As the trio explained, B-movies have a certain self-deprecating quality noticeable in titles such as The Severed Arm, This Night I Will Possess Your Corpse and Soul Hustler (a film featuring pop star Fabian as “a guitar-playing, heroin-addicted drifter who with the help of an evangelist, becomes a gospel rock superstar overnight,” according to the TFO Web site). Savage defined the trash film as “a film that is generally not a mainstream movie and doesn’t necessarily appeal to the mass market … something out-of-the-ordinary, unusual, over-the-top.” Most of the films screened at TFO are underground, independently produced and often forgotten, but they offer the audience something missing from their lives: “Just a general feeling of being a bit naughty,” Savage said.

However, Savage was quick to add that “trash” does not mean “bad.” “We look high and low for the best in trash films and try to provide the finest in unusual and underground cult cinema,” Savage said.

One of this year’s selections, An American Werewolf in London, perhaps exemplifies the level of high art a trash film can achieve. Directed by John Landis, American Werewolf combines black comedy with graphic, then-state-of-the-art gore. (Breaking rank, it won the first Academy Award presented for Best Makeup in 1982.) For example, the main character, David, suffers through his first full-moon transformation from man to wolf to the tune of Creedence Clearwater Revival’s “Bad Moon Rising.” His best friend, Jack, is killed by a werewolf in the film’s opening sequence but returns several times from the dead—decaying with each visit—to warn our hero of his inevitable wolfishness with deadpan wit and delivery. (“I’m aware that I don’t look so great, but I thought you’d be glad to see me.”)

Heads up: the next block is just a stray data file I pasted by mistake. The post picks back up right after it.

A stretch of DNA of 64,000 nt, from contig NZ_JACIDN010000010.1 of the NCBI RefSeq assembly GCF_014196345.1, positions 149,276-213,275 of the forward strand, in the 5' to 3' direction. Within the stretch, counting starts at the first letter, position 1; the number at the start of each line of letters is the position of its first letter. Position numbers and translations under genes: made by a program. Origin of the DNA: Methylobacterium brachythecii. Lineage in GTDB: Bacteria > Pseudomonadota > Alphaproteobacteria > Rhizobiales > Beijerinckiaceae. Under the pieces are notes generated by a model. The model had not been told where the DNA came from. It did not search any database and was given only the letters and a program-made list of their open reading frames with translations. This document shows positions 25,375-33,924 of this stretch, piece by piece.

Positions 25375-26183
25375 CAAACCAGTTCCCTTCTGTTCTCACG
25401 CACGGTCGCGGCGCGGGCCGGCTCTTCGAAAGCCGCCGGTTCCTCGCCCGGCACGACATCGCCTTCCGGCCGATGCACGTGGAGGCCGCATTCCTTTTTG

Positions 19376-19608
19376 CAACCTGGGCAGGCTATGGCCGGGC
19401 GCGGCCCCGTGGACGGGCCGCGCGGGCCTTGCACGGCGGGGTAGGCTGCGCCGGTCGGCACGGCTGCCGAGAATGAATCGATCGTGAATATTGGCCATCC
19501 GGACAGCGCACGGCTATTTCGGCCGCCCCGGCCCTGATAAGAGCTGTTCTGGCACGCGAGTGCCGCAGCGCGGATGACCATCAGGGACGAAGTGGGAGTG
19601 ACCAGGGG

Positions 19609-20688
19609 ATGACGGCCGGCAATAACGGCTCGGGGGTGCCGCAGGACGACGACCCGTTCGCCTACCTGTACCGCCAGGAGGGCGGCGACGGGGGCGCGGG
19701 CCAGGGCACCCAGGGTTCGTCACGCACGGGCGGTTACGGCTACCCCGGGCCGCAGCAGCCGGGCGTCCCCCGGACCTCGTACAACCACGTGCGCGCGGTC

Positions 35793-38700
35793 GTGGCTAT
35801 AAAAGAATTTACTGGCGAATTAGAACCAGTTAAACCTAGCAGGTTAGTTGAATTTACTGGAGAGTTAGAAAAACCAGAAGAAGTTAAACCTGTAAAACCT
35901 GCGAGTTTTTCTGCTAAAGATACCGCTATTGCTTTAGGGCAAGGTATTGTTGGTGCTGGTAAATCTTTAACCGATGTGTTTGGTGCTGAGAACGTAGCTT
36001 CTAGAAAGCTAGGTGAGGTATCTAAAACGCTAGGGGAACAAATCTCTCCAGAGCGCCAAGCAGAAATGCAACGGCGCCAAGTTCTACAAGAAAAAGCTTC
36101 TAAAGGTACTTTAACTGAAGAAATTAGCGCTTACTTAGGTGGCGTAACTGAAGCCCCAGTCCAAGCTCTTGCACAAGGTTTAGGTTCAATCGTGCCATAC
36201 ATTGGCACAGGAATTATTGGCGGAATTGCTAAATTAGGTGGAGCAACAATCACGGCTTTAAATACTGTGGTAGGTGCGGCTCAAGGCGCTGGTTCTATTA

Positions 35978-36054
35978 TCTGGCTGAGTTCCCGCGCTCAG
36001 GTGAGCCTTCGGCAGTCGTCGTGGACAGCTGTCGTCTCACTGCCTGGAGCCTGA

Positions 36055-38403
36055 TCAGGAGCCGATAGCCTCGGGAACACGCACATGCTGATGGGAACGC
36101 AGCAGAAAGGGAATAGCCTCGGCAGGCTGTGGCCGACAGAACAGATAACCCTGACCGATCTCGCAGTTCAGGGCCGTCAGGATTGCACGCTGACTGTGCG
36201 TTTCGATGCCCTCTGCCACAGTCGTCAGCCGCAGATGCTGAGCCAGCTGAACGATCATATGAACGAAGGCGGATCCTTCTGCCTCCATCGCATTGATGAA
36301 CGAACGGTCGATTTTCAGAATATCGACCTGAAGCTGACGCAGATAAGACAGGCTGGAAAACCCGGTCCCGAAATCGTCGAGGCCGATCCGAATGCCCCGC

TFO’s film selections “must have a sense of humor about themselves,” Wood added. Indeed, even if the original intentions of B-movie filmmakers were serious, the results are often comic. Trash films generally fall under the categories of exploitation and cult that skewer the mainstream with titles like Blacula, Gorilla at Large, Kung Fu Zombie, Hollywood Chainsaw Hookers and The Toxic Avenger. Although they often feature no-name actors and actresses, film legends such as Vincent Price and Peter Lorre have chewed the trash-film scenery (not to mention Godzilla, who destroyed a few cardboard skyscrapers in his day).